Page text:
Sentencing Structures

SentencingStructures

SentencingStructures

Sentencingstructures denote the basic guidelines that help to provide therationale for imposing serious legal action against a defendant(Ashworth &amp Roberts, 2013 Ulmer, Painter-Davis, &amp Tinik,2014).They provide a reasonable path to reach a legal decision and aninformed framework to arrive at the desired sentence. In addition,they provide guidance on the minimum and maximum sentence based onany particular offence(Ashworth &amp Roberts, 2013).Two bodies formulate the guidelines used in sentencing: thelegislature and the judiciary. In most cases, the legislatureformulates the framework citing the limits but leaves thedeterminants at the discretion of the presiding judges(Ashworth &amp Roberts, 2013).Leaving cases at the discretion of the presiding judge is verysignificant to ensure that cases and sentences are based on eachparticular individual and the merits of the sentencing based on theseriousness of the crime, blameworthiness, the reason behind theoffence and the impact on the victim. In this regards, guidelinesthat help judges to arrive at their sentencing decisions include:

Presumptivesentencing guidelines

Theseare the parameters set by a legislative body or a sentencingcommission. The commission submits the guidelines to the Congressfor approval and to prevent further congressional interference(Seghetti &amp Smith, 2007).In most cases, they set the penalty guidelines basing their decisionson other factors such as the seriousness of the offence, and thedefendant’s previous criminal records(Seghetti &amp Smith, 2007 Ulmer et al., 2014).The presumption is based on the standard sentence for presumablystandard cases, which the judge is expected to follow unless he hasvery serious documented reason for departing from the guidelines.Though the judges may depart from the set guidelines, their action issubject to appellate review.

Statutorysentencing guidelines

Asthe name suggests, these are guidelines formulated by a legislativebody or institution. Unlike in presumptive where a commission isformed by the legislature to formulate the guidelines, the statutoryguidelines are directly formulated by the legislature (Campbell,2004). They are based on the motive behind the offence, the impactupon the victims and the previous criminal record almost similar tothe presumptive guidelines. In cases like these, there are minimalchances for the judges to depart unless the circumstances behind theoffence are extraordinary (Bowman, 2005). Again, the departure issubject to appellate review.

Advisoryor Voluntary Sentencing Guidelines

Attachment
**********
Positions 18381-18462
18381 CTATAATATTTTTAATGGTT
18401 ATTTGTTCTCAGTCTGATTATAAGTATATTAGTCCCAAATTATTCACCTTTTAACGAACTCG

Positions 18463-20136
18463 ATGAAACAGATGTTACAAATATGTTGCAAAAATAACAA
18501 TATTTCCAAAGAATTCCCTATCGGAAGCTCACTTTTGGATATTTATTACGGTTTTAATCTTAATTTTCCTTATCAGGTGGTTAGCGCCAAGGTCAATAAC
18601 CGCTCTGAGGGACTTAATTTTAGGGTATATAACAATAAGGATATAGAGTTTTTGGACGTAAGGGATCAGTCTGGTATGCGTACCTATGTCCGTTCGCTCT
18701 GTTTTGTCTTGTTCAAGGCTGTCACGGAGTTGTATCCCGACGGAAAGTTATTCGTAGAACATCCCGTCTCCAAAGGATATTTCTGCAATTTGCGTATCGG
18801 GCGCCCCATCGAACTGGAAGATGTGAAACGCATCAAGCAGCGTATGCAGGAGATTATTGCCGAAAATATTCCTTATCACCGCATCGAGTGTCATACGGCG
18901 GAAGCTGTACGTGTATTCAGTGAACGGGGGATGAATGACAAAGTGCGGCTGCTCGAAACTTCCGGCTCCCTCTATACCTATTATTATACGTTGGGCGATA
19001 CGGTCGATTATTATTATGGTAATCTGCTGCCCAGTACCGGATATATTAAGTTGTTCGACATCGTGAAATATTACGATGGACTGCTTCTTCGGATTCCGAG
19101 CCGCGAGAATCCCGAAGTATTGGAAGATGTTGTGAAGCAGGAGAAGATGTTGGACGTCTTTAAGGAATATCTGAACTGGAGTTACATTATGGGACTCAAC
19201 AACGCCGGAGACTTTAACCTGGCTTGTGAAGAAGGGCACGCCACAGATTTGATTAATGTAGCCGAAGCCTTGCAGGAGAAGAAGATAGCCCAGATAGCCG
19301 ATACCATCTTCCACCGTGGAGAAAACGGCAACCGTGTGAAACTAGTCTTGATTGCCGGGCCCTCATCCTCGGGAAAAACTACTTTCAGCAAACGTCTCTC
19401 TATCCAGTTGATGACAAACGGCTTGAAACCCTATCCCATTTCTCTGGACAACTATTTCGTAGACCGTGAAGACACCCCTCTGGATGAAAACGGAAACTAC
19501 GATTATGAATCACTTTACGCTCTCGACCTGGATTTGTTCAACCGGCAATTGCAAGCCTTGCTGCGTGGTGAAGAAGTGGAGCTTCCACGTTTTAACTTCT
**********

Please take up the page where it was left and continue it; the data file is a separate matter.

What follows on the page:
Advisorysentencing guidelines allow a judge to make an independent butinformed sentencing without necessarily following the establishedguidelines, thus the name voluntary (Bowman, 2005). The advisory partemanates from the fact that a presiding judge in his sentencing maychoose to refer to the set guidelines just on advisory basis beforedeclaring his sentence (Campbell, 2004). In most cases, this is thefactor behind most civil cases owing to their disparity from oneanother to warrant uniform sentencing guidelines

States’sentencing guidelines

Inthis case, some states may have different set guidelines thatcompletely differ from those that exist in other states. Forinstance, according to the National Centre for State Courts, only 24states have adopted the presumptive, statutory and advisory/voluntary sentencing guidelines (Ulmer et al., 2014. Most of theremaining states have adopted only the presumptive guidelines onparticularly specific crimes or felonies (Campbell, 2004). Unlike inthe federal system, the state courts that have adopted thepresumptive guidelines do not enjoy the freedom to make anyalterations or review the circumstances upon which the guidelineswere set.

References

Ashworth,A., &amp Roberts, J. V. (Eds.). (2013). Sentencingguidelines: Exploring the English model.Oxford University Press.

BowmanIII, F. O. (2005). The failure of the federal sentencing guidelines:A structural analysis. ColumbiaLaw Review,1315-1350.

Campbell,A. W. (2004). Lawof sentencing(pp. 554-563). Thomson/West.

Seghetti,L. M., &amp Smith, A. M. (2007). Federal Sentencing Guidelines:Background, Legal Analysis, and Policy Options. LibraryOf Congress Washington Dc Congressional Research Service.

Ulmer,J., Painter-Davis, N., &amp Tinik, L. (2014). DisproportionalImprisonment of Black and Hispanic Males: Sentencing Discretion,Processing Outcomes, and Policy Structures. JusticeQuarterly,(ahead-of-print), 1-40.